I learned to type on my Mother's electric Remington (okay, I know that dates me!). It sat at a place of honor on the kitchen counter, with its black cover ready to be lifted off at the slightest typing emergency. I loved to watch my mother type, her fingers flying, the merry ring of the carriage chiming out every ten seconds or so. Usually there was a cigarette burning down to a long ash in the ashtray by her side, and a cup of coffee, brewed from the Folger's can, growing cold.To see her type was to witness glimmers of a self that had existed before I was born: a woman who dressed in heels and lipstick, and took the subway to work in Manhattan.
I sat at that typewriter after school, whenever I could, and pecked out The quick brown fox jumped over the lazy dog's back over and over, until I could type it by touch alone. And then I practiced more and more, until I could take the typing tests for various and sundry temp jobs over the years, never quite making it to my mother's 100 words per minute, but giving a decent showing of 60 or so. Those were the days of white-out; every mistake cost you something.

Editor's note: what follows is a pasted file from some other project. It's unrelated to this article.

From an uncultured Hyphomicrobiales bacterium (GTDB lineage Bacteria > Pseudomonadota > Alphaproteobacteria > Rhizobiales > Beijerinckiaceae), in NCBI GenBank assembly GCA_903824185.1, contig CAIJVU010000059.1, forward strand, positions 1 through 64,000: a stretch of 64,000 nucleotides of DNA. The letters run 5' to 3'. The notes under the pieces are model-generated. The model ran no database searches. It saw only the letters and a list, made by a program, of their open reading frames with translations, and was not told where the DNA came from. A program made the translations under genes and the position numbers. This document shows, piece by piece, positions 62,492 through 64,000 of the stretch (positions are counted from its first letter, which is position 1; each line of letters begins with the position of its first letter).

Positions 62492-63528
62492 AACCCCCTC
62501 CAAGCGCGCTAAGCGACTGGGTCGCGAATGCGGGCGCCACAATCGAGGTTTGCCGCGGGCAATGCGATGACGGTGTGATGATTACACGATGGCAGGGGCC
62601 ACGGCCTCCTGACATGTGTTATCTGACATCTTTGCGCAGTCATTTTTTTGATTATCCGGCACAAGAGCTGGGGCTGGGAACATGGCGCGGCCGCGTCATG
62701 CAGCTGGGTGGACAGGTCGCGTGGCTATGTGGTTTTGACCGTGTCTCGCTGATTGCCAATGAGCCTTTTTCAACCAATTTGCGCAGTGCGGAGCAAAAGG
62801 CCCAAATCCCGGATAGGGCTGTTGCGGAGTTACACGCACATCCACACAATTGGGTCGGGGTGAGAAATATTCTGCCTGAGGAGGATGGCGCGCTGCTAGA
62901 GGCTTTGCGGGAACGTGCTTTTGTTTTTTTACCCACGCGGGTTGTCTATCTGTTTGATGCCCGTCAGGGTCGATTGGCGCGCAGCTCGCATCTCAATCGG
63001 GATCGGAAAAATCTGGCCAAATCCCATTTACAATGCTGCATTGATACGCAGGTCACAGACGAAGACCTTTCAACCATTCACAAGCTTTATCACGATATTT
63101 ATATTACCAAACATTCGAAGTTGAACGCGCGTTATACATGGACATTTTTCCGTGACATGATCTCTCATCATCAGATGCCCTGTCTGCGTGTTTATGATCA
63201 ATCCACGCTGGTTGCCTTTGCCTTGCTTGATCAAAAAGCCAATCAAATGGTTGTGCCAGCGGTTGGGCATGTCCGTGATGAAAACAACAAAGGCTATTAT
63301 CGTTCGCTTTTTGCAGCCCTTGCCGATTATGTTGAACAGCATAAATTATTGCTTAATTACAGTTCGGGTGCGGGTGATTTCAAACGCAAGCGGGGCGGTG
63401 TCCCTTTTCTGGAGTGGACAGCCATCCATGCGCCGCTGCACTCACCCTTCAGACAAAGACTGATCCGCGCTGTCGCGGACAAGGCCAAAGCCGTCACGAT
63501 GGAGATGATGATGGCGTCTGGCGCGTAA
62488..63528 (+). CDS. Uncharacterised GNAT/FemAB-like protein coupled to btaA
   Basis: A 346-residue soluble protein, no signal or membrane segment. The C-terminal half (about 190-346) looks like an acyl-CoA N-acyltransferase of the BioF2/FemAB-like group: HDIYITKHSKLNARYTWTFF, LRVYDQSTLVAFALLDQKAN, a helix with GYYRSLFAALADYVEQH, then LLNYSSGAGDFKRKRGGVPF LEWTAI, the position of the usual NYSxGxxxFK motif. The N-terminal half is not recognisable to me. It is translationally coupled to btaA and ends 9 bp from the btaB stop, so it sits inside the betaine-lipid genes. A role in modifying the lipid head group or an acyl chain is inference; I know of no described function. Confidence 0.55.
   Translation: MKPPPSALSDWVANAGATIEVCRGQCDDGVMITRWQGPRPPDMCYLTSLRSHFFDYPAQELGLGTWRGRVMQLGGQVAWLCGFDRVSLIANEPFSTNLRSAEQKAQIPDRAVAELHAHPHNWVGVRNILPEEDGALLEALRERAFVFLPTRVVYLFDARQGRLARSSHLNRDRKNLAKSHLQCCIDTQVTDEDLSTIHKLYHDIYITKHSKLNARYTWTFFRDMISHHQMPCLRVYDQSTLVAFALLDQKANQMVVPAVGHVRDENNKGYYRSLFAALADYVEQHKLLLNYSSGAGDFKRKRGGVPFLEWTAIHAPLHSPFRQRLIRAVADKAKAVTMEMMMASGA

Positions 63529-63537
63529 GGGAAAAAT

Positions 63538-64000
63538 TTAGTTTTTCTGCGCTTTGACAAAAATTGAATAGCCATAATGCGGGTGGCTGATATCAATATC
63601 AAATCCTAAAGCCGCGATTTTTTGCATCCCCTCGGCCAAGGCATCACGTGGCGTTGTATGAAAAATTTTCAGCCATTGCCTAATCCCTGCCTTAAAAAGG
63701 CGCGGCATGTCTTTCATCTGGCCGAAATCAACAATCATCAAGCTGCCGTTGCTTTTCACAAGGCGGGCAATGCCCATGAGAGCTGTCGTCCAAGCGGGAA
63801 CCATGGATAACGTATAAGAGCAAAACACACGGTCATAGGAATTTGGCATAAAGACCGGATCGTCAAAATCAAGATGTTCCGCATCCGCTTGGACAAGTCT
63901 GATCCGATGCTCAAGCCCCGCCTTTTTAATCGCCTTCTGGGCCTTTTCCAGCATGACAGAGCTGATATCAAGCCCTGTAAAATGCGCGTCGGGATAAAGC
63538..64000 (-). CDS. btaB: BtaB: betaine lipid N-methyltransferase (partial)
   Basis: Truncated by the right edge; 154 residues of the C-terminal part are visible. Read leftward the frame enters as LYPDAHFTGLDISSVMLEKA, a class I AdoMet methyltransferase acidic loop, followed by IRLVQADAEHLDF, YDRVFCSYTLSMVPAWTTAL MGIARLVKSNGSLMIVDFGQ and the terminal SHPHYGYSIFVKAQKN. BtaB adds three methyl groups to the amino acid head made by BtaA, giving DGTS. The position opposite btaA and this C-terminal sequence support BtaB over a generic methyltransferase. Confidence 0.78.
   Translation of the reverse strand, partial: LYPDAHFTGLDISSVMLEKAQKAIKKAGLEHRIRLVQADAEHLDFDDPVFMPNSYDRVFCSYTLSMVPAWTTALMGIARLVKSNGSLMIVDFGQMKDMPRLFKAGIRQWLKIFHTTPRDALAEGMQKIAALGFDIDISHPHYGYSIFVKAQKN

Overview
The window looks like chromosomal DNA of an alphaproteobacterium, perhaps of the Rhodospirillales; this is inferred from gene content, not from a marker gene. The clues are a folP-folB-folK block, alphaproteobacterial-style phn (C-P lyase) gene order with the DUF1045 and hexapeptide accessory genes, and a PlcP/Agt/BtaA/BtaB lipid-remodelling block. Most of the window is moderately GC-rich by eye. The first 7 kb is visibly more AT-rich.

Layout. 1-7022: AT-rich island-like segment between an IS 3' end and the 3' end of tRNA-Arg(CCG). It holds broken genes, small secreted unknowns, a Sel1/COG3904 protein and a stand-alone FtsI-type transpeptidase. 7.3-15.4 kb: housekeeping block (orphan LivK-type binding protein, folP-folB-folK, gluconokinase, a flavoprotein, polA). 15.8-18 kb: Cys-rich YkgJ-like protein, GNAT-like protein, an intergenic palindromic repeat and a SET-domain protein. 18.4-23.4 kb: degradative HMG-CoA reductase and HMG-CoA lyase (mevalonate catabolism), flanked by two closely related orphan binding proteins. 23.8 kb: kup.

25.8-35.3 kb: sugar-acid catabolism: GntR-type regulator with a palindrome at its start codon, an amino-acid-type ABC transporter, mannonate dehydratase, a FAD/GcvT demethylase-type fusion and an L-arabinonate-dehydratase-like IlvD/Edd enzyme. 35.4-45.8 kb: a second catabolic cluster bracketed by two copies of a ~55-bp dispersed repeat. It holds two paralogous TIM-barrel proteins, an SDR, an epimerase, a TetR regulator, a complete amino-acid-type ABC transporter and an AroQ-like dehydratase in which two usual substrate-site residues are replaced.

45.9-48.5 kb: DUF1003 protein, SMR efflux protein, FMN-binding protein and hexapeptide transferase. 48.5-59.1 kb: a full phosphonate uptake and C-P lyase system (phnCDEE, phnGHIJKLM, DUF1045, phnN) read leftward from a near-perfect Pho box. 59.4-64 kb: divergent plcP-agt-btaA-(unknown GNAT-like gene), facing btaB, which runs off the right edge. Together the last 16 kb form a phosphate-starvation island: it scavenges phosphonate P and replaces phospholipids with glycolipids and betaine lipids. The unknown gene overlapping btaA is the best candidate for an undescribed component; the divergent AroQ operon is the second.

My mother and I were both taught to put two spaces after the period at the end of a sentence. Several years ago I learned that was incorrect, but didn't know until now why. Thanks to this witty article in Slate.com, I now understand why something we'd all been doing wrong could be perpetuated through the years. I love the way this writer is so passionate about spaces! I can get the same way about the incorrect use of "lie" and "lay" but I'll save that for another time.....